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Lakeville South's Amnanda Bloomquist no 13 hit a grand slam in the semi final with Anoka .] Class 3A softball state tournament at Caswell Park in North Mankato Richard.Sennott@startribune.com Richard Sennott/Star Tribune Mankato Minn. Thursday 6/06/201

 

– The perfect game would have been special, a no-hitter exciting, and a shutout nice. All Sydney Smith wanted was the win.

The Maple Grove junior pitcher entered the circle in the bottom of the seventh inning of Thursday night’s Class 3A semifinal with all of the above in play and exited with a 4-1 win over North St. Paul. She lost the bid for the rare state-tournament perfect game and a no-hitter before she could record an out, but led the Crimson into Friday’s state title game.

Maple Grove will face Lakeville South at 1:30 p.m. at Caswell Park in North Mankato.

“It was in my head. I tried not to think about it,” Smith said. “The perfect game would have been nice, but as long as we won that’s all that matters to me. … These are all going to be tough games. We have to fight.”

Smith’s fight was rarely tested throughout the long day of softball. She gave up only four hits in 14 innings — two hits in each game — and struck out 17 of the 47 batters she faced. Maple Grove and Smith shut out New Prague 6-0 in the quarterfinals.

Lily Langevin scored North St. Paul’s run in the bottom of the seventh inning when Smith threw to first on a comebacker with bases loaded. Pitcher Haley Schanks kept the Polars close until Crimson pinch hitter Kea Anderson padded the lead.

Anderson hit a two-run homer in the top of the sixth inning in only her third at-bat in two weeks, making the score 3-0. The junior separated her shoulder at the end of the regular season and thought she would miss the rest of the season. Instead, she’s found a way to swing a bat with a brace and assumed pinch-hitting roles in both of Thursday’s games.

“I have to take advantage of every opportunity. I didn’t think I would be able to come back [for the playoffs],” Anderson said.

Jordan Mauch finished with four hits and six RBI, and Samantha Sadler added three hits and three runs scored in the Crimson’s quarterfinal and semifinal victories.

A first for Lakeville South

Lakeville South didn’t have much time to celebrate the program’s first state tournament win. Thirty minutes after the Cougars edged Orono in extra innings, they were back on the field.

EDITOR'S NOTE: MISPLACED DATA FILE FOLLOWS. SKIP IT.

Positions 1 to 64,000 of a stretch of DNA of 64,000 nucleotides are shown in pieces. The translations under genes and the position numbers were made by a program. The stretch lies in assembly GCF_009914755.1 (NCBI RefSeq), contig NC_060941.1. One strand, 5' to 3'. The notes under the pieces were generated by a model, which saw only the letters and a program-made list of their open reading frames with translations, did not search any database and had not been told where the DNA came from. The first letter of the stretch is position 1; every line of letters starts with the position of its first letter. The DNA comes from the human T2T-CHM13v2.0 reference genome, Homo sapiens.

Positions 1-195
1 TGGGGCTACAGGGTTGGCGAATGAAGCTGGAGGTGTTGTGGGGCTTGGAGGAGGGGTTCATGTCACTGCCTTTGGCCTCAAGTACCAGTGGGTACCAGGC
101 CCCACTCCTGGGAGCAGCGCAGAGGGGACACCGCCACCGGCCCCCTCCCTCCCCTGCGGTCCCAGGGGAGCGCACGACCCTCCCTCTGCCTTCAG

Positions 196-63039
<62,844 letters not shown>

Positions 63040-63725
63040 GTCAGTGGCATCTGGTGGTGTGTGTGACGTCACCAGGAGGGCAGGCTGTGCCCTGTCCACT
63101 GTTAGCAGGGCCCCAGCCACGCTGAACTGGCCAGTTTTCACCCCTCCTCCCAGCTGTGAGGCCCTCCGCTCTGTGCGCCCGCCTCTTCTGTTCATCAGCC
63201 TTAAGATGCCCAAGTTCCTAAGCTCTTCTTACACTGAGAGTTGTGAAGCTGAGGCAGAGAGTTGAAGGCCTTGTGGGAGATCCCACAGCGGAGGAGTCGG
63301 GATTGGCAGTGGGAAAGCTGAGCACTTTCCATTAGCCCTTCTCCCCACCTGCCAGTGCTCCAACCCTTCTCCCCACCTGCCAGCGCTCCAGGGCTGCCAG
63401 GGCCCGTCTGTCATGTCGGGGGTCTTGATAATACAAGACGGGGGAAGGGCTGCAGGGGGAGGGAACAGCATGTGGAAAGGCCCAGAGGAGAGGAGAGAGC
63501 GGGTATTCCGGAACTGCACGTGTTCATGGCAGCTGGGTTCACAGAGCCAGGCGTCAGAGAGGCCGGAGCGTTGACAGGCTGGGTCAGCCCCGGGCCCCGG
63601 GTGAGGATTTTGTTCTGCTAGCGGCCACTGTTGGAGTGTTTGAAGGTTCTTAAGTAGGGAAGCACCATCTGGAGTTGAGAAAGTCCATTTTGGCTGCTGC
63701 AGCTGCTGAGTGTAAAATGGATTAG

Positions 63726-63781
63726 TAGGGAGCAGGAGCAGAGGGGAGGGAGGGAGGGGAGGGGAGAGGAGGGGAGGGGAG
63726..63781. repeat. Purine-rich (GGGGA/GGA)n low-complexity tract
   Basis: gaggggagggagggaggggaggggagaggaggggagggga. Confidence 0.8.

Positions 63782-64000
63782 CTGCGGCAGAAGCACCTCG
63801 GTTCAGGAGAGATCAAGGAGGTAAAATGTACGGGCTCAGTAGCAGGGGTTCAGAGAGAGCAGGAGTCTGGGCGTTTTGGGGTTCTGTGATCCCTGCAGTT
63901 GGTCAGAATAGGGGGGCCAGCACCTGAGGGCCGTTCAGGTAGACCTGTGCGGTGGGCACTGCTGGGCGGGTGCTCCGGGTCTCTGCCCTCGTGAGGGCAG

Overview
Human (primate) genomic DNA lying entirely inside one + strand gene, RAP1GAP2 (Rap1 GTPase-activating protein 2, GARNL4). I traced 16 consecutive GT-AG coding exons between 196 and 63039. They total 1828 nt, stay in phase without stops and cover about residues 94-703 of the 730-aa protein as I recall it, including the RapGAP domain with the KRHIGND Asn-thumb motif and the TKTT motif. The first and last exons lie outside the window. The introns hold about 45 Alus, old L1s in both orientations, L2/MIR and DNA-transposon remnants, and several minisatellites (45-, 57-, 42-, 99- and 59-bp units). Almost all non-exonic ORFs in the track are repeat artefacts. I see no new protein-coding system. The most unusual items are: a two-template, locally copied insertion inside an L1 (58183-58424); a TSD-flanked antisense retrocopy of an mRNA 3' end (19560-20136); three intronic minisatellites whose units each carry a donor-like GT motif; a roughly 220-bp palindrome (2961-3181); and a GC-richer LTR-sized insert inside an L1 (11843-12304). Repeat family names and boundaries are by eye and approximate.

The Cougars prefer short breaks. They carried the morning momentum into an 11-0 semifinal pounding of Anoka, earning a spot in the 3A championship game in the program’s state tournament debut.

“I like back-to-back games. When you have a longer break you want to sleep and that brings you down a little bit,” Lakeville South pitcher Kylie Stober said. “We had the momentum with us.”

Stober had no time for naps.

After a 2-1 victory in eight innings over Orono in the morning quarterfinals, she had just enough time to walk from the circle on Field 1 to the circle on Field 5 for a semifinal matchup with Anoka.

The swift turnaround, after all, was partly to accommodate Stober. She was one of two Lakeville South seniors who had to rush home to graduation on Thursday night.

The game was bumped up three hours from its originally scheduled start time. Her impressive effort made sure the seniors returned to the south metro on time.

Stober gave up just five hits, one earned run, struck out 21 and walked four in 13 innings pitched on Thursday. She threw 12 consecutive scoreless innings after giving up a home run in the first inning against Orono.

The Cougars got by Hannah Bergh, one of the state’s top pitchers, with some help. Bergh walked four, including the eventual winning run that scored on a wild pitch in the top of the eighth.

Lakeville South left nine runners on base in the quarterfinals, but converted most of its opportunities in the semifinals. Five players had RBI, led by Amanda Bloomquist’s grand slam in an eight-run fifth inning against Anoka. Bailee Jackson led all hitters with four hits on the day.

“There was more energy,” Bloomquist said about the effect of the quick turnaround. “We just had to stay prepared and stay in the game. We were all a little tired this morning. We were all exited for [the semifinals].”

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